With my 2008 Honda Civic approaching 100K miles, I decided it was time to replace it. The Civic had been very reliable, and put up with a lot of abuse from driving on bumpy dirt roads without any problems–apart from one broken motor mount. But I didn’t want to push my luck. Also, the upcoming winter is forecast to have proper snow again…
- Good ground clearance and suspension, so I don’t have to crawl around every pothole, and be afraid of scraping the bottom of the car.
- Similar width and length as the old car, so I can park the car around town without causing too much damage.
- Adaptive cruise control, so I can use cruise control even when the road isn’t empty (and feel like the new car is more sophisticated than the old car).
- Silver color, so dirt and scratches aren’t quite as visble.
- Decent gas mileage (at least 30mpg).
- Cost <$30K.
Cars I considered:
- Honda HRV
- Mazda CX-5
- Subaru Crosstrek
The HRV would have been an obvious choice, given my good experience with the Civic and the Honda of Seattle service department. Unfortunately, the HRV doesn’t have an option for adaptive cruise control (need to get the larger CRV for that), and the ground clearance isn’t great. The CX-5 and the Crosstrek have similar ground clearance, features, safety ratings etc. The CX-5 has an option for a more powerful engine, but feels more like an SUV than a compact car, so I decided to check out the Crosstrek first.
I test-drove a Crosstrek two weeks ago at Chaplin Subaru, and loved it, but no one had the configuration I was looking for. Roy Robinson Subaru was one of 3 dealers in the region to receive a matching Crosstrek today (and one of the easiest to deal with), so that’s who got my business!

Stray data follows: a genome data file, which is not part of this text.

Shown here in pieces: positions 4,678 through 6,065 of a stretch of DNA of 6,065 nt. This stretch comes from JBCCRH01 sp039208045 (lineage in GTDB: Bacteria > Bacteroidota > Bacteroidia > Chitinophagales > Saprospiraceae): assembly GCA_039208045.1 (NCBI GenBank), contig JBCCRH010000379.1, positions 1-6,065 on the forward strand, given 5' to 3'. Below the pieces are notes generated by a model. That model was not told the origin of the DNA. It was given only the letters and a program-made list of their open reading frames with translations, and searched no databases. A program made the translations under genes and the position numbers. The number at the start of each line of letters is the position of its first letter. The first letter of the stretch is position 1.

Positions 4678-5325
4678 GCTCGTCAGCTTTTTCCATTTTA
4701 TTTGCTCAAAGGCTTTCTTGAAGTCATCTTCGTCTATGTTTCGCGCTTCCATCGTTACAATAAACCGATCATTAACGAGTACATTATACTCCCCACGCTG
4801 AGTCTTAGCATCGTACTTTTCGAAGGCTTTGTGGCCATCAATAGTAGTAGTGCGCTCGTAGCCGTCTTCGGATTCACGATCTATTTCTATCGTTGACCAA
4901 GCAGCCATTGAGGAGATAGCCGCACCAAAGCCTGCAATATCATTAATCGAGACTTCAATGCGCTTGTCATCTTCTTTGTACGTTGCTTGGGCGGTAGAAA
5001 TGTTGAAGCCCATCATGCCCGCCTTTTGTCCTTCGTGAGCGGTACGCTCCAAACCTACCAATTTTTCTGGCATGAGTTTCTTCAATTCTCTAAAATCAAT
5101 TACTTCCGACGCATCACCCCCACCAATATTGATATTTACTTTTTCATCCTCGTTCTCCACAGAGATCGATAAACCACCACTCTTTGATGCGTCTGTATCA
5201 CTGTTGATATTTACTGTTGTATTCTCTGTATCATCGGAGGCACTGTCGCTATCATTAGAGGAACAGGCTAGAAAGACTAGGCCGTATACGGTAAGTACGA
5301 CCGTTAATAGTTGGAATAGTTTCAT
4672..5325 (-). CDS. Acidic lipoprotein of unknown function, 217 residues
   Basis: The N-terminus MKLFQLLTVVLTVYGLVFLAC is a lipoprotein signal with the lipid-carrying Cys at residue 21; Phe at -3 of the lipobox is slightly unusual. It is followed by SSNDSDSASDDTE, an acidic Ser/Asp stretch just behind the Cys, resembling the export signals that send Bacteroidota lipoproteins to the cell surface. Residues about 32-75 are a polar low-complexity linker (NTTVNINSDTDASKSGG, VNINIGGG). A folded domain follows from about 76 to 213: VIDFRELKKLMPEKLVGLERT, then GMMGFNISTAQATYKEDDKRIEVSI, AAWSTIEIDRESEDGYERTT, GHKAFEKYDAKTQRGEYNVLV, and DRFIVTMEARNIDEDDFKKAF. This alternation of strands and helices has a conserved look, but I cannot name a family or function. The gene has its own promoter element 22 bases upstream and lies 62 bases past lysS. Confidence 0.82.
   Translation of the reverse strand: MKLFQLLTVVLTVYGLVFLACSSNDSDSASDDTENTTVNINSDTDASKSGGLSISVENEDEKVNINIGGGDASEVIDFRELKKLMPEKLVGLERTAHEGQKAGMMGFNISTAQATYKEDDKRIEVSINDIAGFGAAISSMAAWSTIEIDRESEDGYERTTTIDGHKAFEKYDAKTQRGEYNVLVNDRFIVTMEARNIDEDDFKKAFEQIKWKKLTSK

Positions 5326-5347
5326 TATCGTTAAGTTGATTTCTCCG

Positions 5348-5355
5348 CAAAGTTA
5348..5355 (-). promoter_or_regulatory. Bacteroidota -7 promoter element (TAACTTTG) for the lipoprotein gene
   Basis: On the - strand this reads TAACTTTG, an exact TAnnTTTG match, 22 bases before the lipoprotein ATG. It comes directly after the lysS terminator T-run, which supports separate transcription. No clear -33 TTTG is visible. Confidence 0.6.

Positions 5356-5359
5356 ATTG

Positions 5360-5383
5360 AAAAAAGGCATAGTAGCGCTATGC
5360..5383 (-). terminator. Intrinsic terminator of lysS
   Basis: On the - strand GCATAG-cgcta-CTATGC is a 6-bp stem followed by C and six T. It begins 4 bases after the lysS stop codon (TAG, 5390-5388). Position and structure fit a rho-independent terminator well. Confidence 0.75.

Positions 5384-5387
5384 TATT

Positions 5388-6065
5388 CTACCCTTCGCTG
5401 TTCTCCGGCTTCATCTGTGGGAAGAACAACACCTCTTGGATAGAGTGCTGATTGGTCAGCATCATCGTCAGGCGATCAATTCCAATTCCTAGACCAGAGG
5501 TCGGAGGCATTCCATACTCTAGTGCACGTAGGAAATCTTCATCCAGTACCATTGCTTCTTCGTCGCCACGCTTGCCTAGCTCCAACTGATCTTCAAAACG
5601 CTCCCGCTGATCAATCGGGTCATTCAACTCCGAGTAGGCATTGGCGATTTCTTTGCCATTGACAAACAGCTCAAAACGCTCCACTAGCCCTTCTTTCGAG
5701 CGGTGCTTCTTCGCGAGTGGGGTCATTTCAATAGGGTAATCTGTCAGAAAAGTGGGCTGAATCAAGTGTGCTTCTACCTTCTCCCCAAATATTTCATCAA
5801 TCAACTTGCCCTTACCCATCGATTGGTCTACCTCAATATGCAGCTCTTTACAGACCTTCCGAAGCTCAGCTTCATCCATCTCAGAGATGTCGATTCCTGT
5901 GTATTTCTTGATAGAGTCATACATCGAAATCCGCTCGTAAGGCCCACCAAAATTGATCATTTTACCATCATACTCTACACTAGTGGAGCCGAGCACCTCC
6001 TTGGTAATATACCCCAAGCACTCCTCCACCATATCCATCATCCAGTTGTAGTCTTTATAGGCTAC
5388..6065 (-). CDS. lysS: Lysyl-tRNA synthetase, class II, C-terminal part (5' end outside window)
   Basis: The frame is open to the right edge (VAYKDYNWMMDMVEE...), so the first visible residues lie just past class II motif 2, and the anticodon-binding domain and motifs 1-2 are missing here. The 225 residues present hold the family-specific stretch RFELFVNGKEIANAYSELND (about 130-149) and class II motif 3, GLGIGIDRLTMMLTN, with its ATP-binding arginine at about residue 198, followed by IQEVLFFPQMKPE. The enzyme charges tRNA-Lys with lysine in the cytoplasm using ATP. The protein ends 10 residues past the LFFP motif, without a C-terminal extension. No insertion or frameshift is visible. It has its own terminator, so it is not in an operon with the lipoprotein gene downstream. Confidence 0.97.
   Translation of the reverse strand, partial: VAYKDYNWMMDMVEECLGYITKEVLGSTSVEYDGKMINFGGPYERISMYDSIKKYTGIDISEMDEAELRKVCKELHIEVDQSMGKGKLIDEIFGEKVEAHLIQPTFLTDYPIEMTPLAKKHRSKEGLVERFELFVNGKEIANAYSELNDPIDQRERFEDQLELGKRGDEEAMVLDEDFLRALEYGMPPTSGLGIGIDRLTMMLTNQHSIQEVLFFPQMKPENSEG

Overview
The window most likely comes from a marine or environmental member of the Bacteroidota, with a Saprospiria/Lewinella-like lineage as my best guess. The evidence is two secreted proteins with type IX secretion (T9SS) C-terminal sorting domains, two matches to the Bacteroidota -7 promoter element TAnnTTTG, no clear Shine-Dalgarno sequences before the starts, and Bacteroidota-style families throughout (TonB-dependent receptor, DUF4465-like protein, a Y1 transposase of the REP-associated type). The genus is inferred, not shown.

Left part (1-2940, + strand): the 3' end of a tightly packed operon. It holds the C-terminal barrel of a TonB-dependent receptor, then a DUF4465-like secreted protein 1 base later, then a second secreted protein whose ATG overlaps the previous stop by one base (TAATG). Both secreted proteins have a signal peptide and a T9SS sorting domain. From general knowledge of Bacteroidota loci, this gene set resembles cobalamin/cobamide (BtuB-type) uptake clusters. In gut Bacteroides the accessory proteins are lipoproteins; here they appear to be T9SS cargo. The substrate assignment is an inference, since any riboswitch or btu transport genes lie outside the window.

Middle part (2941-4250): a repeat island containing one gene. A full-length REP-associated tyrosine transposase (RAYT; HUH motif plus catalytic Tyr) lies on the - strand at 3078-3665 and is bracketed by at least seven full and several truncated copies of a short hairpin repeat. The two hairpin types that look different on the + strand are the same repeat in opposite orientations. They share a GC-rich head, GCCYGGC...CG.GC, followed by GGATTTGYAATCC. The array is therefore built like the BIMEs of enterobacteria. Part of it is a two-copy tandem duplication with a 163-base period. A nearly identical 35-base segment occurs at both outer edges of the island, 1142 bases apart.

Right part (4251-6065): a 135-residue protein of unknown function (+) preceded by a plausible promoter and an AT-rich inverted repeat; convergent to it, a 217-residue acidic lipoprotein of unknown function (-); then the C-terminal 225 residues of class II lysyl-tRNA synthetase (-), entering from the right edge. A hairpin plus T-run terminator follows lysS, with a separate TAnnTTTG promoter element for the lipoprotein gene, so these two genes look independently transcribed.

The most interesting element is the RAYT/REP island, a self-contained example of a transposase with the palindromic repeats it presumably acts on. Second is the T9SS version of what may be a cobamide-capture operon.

Things I learned:
- Some dealers are still having a hard time with the internet. Had to restate my original request up to three times before getting an answer from some of them.
- If you are buying a popular model, finding a dealer who has a vehicle available can be tricky.
- Even so, every dealer (with the exception of Carter Subaru in Seattle) was willing the match prices, and sell at $1K “below invoice”, which happened to correspond to the price I got from TrueCar.
- Local sales taxes differ slightly from dealer to dealer; this can add up to a few hundred $.
- Dealers load up cars with optional features you might not need; doing a factory order could have saved me almost $1K.
- …however, negotiating a good trade-in value for the old car would have been difficult with a factory order (which takes at least 6 weeks to deliver).
- Doing a trade-in has significant tax advantages.